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5 Eco-Friendly Drinking Straw Alternatives So You Can Skip Plastic
"There are 500 million straws being used everyday in the U.S.," Councilman Rafael L. Espinal Jr., the bill's lead sponsor, told NY1 on Thursday. "That's enough to fill Yankee Stadium five times over."
The 8 million tons of plastic garbage that flows into our oceans every year can easily harm or entangle marine life, which is why it's important for us to prevent further damage. As Espinal tweeted, "It's time for us as consumers to protect our planet by weaning off our dependence on single use plastic."
The councilman is right. Skipping the straw, or opting for one of these sustainable options below, is a great way to start.
1. Compostable Straws
Marvin Stone invented the original paper straw in 1888. His invention was the go-to choice until plastic varieties became the standard after the 1960s. But there are still many paper varieties on the market today, including Aardvark, which sells durable, compostable paper tubes based on Stone's original patent. Last September, Aardvark teamed up with ocean advocacy group Lonely Whale Foundation for Strawless in Seattle, the first-ever citywide takeover to eliminate plastic straws.
Compostable straws work well if you like the convenience of something disposable or plan to serve drinks at a party or gathering. Other choices include straws made from wheat stems (yes a straw straw) or corn bioplastic (although this material is best composted in a commercial composting facility). One restaurant in Bristol, England even pairs drinks with Bucatini pasta, a spaghetti-like noodle with a hole running through the middle.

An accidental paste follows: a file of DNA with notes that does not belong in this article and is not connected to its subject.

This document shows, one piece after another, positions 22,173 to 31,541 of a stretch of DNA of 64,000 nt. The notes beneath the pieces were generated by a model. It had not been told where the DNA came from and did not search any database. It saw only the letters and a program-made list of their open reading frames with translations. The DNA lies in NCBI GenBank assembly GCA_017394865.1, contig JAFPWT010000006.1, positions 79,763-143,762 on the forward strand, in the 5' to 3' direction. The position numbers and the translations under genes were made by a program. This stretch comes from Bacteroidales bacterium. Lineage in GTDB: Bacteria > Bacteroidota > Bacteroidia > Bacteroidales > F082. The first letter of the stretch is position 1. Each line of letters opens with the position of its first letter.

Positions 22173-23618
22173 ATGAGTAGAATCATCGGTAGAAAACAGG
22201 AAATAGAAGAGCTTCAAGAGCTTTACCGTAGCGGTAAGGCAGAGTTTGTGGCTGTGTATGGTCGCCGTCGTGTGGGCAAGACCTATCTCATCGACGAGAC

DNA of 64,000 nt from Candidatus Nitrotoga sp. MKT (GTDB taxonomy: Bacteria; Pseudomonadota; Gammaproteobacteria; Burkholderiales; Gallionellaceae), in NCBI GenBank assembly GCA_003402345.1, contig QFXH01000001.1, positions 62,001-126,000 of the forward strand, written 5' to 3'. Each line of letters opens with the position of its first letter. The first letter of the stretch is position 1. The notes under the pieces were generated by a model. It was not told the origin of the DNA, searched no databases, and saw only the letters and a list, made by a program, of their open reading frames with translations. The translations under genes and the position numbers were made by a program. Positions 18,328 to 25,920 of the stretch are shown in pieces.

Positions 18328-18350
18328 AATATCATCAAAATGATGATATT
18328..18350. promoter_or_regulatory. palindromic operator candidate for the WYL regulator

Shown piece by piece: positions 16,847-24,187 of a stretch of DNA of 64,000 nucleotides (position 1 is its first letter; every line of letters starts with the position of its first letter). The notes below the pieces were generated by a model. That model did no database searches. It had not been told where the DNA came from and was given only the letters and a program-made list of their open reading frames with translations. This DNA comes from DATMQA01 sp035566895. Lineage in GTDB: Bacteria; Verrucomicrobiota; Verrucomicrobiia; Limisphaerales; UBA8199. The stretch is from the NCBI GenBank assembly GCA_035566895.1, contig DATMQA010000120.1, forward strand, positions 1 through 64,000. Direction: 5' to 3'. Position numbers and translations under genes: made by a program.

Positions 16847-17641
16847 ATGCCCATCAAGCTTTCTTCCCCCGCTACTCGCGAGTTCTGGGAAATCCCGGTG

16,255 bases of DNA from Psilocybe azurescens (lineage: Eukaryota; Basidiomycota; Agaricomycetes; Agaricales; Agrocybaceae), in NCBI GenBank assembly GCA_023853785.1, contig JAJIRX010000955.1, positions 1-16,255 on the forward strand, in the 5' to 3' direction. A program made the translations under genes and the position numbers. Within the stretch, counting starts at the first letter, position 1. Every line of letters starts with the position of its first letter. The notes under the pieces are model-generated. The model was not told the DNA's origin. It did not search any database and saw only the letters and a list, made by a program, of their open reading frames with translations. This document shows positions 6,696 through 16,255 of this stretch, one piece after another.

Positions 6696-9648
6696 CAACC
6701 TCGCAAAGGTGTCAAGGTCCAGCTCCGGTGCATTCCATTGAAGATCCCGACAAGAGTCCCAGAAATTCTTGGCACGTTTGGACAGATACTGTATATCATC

Reusable straws are ideal for sipping beverages at home or when you're on the go. One of the best options is bamboo, as these all-natural straws are usually made without pesticides, chemicals or dyes. Bamboo is also a versatile and rapidly renewable crop. Since it's a natural material, bamboo straws are not dishwasher-safe and must be hand-washed. You also want the straw to be bone dry after cleaning and stored in a well-ventilated place to prevent mold. Check out StrawFree, which even sells an extra-wide, boba-friendly straw so you'll be able to sip bubble tea sans plastic.
Unlike bamboo, which might wear and tear over time, metal straws are made to last. I own dishwasher-safe, stainless steel straws from Bunkoza, which comes with a handy pouch and a natural wool cleaner. I love them because they keep my drinks cool, although they did clink against my teeth when I wasn't used to them at first. If you don't like the idea of toting around a metal tube, the Santa Fe-based team at FinalStraw have also invented the world's first collapsible stainless steel straw that you can conveniently attach to your keychain.
Another eco-friendly, long-lasting option is glass. Although these can break or shatter if you are not careful, the advantage is you can see through them, so you can make sure they are squeaky clean. Another cool thing about glass straws is that they come in all kinds of colors and whimsical designs. Strawsome has advice on the perfect glass straw for you.